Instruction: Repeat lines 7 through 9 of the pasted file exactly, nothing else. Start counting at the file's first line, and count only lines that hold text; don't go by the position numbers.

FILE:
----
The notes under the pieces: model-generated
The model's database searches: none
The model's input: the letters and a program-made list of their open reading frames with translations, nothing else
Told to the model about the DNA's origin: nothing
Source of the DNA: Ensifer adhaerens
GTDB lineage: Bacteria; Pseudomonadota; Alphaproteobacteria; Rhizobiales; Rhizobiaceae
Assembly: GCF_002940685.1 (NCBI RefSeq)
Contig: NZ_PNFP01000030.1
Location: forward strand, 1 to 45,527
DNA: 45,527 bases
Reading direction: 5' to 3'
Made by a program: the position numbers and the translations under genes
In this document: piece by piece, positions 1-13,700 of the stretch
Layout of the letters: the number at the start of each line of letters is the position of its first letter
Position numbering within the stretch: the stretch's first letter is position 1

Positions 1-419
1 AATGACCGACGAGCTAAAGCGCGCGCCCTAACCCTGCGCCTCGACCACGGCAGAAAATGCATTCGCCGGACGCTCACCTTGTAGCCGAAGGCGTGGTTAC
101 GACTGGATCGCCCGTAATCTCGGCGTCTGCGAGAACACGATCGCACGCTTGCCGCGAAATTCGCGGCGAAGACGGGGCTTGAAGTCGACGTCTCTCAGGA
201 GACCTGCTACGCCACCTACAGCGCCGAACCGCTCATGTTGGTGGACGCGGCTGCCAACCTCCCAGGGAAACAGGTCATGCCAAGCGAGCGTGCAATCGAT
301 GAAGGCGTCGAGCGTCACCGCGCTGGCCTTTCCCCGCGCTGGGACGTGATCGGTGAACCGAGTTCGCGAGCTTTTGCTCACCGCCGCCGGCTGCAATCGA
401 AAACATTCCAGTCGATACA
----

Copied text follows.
Assembly: GCF_002940685.1 (NCBI RefSeq)
Contig: NZ_PNFP01000030.1
Location: forward strand, 1 to 45,527